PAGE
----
Effects of Urbanization and Habitat Fragmentation on Red-backed Salamanders (Plethodon cinereus)

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The Ohio State University

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Globally, urban environments are growing at an equal or greater rate than the human population. This growth is causing environmental stress through land use change and habitat fragmentation. These stresses, along with a host of others, are driving precipitous declines in vertebrate taxa around the world, especially in amphibians. However, the effects of habitat fragment size are understudied for these species. We tested the effects of habitat fragment size on Red-backed Salamanders (Plethodon cinereus) as they are known to persist in highly fragmented, urban landscapes. We examined abundance, genetic health, differentiation, and potential bottleneck effects between 9 urban forest patches ranging from less than 1 hectare to approximately 250 hectares. There was no apparent effect of contiguous habitat patch size on abundance or genetic health, but we did observe differentiation in 94% of cases and evidence of bottleneck effects at every site. However, the differentiation observed was not a result of overland distance or effective distance due to landscape resistance. Therefore, it is evident that abundance is a result of microclimatic conditions and that past land use history has altered the natural trajectory of these populations.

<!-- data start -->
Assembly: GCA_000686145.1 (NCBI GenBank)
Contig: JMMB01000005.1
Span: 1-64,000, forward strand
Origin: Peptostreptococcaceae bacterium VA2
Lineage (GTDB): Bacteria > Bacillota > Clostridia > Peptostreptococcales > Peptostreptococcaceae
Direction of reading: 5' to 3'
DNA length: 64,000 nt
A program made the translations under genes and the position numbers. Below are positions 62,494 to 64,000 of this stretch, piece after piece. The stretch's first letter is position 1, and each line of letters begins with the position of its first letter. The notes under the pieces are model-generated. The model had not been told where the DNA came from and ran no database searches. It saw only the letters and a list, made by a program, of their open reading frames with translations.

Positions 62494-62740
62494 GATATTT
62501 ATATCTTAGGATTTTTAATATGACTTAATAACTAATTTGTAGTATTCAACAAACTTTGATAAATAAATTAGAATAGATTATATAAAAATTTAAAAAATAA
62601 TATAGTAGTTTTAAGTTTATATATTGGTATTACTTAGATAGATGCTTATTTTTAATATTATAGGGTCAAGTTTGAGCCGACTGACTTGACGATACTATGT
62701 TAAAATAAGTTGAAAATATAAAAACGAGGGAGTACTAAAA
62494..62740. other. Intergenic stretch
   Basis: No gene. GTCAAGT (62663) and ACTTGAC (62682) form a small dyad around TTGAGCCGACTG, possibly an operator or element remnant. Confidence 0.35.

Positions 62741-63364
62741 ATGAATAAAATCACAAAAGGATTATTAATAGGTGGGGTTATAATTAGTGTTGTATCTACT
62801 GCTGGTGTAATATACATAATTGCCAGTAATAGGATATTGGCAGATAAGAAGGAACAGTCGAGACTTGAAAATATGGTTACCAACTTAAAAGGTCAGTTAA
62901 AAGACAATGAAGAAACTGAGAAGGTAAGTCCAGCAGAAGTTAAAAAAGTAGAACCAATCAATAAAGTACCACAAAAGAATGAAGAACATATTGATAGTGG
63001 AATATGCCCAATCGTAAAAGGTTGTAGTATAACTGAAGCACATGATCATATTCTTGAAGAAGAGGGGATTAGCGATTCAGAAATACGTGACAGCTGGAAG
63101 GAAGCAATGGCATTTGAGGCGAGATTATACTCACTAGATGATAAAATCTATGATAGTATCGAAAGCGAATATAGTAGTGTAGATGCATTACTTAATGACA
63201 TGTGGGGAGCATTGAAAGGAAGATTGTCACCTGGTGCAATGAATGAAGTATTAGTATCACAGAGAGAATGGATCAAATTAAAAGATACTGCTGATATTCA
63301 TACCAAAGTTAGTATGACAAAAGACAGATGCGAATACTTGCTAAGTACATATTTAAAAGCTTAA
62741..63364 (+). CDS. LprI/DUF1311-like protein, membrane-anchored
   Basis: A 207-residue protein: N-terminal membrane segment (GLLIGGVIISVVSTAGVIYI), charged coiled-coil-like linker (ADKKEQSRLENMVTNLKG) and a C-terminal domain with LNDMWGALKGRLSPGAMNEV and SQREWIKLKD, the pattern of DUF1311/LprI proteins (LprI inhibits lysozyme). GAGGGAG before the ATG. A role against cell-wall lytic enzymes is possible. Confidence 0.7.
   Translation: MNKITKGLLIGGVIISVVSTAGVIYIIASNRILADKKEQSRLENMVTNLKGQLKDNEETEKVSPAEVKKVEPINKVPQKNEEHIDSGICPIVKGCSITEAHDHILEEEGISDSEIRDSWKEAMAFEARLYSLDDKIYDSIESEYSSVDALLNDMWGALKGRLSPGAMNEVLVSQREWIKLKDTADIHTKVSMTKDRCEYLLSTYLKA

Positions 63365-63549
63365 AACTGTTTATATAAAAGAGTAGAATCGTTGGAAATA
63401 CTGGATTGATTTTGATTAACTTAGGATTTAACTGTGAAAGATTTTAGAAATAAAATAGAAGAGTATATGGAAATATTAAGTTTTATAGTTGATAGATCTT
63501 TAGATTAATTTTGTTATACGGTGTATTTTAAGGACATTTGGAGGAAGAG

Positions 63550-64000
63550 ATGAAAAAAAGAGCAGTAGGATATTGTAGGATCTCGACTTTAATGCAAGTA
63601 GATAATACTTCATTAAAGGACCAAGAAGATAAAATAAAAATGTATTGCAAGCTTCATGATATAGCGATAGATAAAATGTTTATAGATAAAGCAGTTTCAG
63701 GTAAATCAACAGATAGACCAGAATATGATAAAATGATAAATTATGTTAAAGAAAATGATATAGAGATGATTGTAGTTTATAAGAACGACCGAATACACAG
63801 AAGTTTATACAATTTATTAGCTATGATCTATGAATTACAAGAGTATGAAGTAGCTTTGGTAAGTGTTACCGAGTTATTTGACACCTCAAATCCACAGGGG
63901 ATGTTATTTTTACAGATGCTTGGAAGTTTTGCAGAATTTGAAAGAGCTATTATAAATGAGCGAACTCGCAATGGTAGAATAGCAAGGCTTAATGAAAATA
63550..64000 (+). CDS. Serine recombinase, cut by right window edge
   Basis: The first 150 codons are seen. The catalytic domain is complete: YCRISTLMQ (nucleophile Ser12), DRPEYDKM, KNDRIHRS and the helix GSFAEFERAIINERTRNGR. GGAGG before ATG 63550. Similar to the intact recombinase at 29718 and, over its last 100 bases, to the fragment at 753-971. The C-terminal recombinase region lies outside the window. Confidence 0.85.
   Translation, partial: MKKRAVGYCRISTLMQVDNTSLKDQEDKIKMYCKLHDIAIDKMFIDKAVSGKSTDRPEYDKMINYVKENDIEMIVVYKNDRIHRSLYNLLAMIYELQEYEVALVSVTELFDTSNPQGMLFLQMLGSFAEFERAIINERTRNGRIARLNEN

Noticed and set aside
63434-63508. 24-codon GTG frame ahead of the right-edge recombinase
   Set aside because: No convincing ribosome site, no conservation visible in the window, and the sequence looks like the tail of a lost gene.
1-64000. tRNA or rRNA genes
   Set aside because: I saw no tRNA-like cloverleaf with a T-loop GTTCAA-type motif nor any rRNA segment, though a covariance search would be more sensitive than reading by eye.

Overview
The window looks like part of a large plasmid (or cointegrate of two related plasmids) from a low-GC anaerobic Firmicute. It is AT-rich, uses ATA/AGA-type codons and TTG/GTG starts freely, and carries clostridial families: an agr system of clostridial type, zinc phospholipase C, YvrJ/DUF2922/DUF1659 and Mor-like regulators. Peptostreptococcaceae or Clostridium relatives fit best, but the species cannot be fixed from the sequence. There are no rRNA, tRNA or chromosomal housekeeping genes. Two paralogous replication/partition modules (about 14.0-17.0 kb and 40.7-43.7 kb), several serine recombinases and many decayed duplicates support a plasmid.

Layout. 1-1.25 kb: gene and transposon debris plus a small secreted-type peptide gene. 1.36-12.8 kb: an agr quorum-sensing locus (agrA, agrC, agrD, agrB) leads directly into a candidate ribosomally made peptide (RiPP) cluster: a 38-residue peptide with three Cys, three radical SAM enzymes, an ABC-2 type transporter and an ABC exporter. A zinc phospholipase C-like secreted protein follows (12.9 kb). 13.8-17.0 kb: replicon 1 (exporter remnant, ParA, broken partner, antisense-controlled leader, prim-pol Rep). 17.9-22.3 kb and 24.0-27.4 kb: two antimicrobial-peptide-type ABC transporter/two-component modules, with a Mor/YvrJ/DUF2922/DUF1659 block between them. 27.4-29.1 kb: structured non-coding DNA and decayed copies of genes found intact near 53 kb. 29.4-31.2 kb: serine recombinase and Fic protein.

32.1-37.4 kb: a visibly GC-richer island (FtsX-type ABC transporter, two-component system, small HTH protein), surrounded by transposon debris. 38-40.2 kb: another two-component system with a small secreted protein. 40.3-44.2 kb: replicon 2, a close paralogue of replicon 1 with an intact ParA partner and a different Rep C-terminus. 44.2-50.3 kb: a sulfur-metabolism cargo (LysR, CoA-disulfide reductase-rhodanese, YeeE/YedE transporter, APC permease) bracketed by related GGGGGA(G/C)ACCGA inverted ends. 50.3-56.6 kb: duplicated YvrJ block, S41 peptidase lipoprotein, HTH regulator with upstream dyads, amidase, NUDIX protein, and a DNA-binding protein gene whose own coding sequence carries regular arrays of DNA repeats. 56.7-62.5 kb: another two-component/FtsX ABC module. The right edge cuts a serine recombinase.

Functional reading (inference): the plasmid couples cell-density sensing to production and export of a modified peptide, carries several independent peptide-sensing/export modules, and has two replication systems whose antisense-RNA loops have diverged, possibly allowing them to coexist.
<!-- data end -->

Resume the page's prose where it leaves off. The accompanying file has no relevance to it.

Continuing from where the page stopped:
Plethodon cinereus, Habitat fragmentation, Urbanization, Genetics, Inbreeding